Now some fresh pickings from the Political Grapevine:
A government watchdog agency is asking the U.S. Attorney's Office to open a bribery investigation into White House urban czar Adolfo Carrión. Citizens for Responsibility and Ethics in Washington cited reports by the New York Daily News focusing on Carrión's dealings while he was Bronx borough president.
The reports say numerous developers made tens of thousands of dollars in campaign donations to Carrión around the same time he was considering approval for their projects in the community. He also hired an architect to design a renovation on his home but in the two years since the job was completed, Carrión has not yet paid his $3,600 bill.
But, according to the report, in that interim he approved the designer's developments repeatedly, even subsidizing one project with taxpayer money. The White House has declined to comment on the matter except to say Carrión should pay his bill.
Washington D.C. Democratic Mayor Adrian Fenty is bucking his party on the issue of school vouchers. Congressional Democrats have refused to keep funding the D.C. Opportunity Scholarship Program that permits underprivileged children in the district to attend private schools. Fenty tells the Washington Times: "Political leaders can debate the merits of vouchers, but we should not disrupt the education of children who are presently enrolled in private schools through the (program)."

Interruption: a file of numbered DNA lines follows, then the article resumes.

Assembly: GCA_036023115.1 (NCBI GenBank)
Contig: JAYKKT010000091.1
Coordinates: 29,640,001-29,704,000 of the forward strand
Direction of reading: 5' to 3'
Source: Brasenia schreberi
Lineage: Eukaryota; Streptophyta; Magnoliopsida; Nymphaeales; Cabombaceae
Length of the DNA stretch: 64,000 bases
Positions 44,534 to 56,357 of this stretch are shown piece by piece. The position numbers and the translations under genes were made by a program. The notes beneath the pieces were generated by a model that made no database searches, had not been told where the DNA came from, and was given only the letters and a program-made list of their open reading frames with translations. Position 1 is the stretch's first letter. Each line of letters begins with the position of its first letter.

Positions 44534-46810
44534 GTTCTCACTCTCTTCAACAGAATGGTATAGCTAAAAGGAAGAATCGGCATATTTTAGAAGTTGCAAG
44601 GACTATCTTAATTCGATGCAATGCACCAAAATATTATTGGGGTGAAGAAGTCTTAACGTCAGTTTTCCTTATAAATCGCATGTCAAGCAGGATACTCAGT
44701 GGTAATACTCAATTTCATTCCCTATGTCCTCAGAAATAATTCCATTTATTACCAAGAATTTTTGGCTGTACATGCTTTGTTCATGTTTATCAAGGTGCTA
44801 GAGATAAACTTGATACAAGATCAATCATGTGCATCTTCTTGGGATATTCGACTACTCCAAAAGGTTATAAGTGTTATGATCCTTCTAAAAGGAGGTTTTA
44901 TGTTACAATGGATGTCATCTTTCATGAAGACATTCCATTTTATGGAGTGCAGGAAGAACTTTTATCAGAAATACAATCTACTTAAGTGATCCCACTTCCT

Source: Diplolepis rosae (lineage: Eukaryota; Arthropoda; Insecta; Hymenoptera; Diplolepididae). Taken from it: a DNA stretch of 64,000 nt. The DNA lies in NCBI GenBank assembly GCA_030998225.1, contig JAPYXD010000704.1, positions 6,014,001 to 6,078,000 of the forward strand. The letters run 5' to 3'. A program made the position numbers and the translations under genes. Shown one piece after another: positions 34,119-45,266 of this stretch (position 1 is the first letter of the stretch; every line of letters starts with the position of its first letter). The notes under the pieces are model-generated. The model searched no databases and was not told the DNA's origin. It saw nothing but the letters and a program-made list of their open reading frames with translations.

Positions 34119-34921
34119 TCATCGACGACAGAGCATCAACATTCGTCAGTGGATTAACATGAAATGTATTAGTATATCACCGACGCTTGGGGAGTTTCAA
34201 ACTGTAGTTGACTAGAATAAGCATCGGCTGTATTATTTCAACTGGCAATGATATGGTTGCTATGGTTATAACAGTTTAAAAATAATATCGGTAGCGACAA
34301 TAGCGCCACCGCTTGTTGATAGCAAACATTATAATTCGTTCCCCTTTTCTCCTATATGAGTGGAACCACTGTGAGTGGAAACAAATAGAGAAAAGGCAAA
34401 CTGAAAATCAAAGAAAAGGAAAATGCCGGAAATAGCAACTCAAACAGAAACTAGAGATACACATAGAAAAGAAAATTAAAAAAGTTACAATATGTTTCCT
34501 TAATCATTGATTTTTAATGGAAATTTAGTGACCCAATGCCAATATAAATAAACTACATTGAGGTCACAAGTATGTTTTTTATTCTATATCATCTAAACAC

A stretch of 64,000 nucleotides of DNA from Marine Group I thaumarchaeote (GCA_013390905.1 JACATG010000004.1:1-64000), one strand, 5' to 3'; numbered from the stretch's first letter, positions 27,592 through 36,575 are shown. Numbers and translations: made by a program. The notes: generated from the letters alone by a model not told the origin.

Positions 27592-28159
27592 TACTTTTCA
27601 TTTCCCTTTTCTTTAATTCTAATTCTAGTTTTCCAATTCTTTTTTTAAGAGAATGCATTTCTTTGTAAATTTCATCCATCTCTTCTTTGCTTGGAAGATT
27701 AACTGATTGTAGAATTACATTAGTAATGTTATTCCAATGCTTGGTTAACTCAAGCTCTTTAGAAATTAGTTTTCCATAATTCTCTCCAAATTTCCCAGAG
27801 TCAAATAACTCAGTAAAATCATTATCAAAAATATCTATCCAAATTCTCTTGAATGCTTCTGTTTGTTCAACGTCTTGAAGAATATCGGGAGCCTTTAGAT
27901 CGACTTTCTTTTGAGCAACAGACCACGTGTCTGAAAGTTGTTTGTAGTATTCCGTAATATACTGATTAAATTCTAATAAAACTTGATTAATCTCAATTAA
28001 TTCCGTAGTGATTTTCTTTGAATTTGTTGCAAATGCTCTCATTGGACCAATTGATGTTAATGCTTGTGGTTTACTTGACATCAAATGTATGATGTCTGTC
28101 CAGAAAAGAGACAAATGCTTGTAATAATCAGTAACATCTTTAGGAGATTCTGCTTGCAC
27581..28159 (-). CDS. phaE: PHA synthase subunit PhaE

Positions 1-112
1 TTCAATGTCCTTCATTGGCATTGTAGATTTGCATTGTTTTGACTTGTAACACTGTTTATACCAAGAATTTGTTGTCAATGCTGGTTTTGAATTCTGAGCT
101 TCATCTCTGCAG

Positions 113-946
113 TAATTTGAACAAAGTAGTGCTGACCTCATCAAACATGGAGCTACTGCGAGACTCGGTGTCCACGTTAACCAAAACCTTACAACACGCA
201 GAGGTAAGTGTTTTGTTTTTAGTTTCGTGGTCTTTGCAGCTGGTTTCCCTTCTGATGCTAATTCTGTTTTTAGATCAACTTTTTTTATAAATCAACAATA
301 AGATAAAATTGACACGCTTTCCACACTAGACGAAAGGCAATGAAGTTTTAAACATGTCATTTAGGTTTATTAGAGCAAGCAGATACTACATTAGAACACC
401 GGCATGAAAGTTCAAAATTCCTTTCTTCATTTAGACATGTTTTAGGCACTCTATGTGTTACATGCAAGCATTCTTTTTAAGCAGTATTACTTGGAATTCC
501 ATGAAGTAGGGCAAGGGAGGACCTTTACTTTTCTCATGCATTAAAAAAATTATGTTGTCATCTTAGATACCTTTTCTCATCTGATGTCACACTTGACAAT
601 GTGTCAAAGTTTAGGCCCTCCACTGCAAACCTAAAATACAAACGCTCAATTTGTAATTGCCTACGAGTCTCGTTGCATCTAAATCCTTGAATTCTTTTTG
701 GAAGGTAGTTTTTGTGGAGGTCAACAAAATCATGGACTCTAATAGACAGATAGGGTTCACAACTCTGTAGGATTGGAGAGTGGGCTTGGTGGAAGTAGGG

President Obama has also indicated these vouchers should continue.
Two South Carolina politicians continue to exchange fire with each other over the president's stimulus package. Democratic House Majority Whip Jim Clyburn tells Politico newspaper he detected a racial subtext in Republican Governor Mark Sanford's quip comparing the stimulus to Zimbabwe's economic policies. Sanford says the president's plan uses the same logic that led to hyperinflation in the struggling African nation. Joel Sawyer, spokesman for Gov. Mark Sanford, responded to the comments saying: "Representative Clyburn always plays the race card."
Piece of the Pi
And finally, have some pie on Saturday, March 14, says Congress. The House voted to acknowledge 3/14 on the calendar as "Pie Day."
But instead of the sweet treat, it is an ode to the Greek letter symbolizing the math constant that never really ends — but rounds out to 3.14.
Excited Congressman, Rep. Brian Baird, gushed to Politico: "I'm kind of geeked up about it." But Pennsylvania Democrat John Murtha admitted being a little confused — "We were never good at math in my family. I thought I was voting for P-I-E."
— FOX News Channel's Zachary Kenworthy contributed to this report.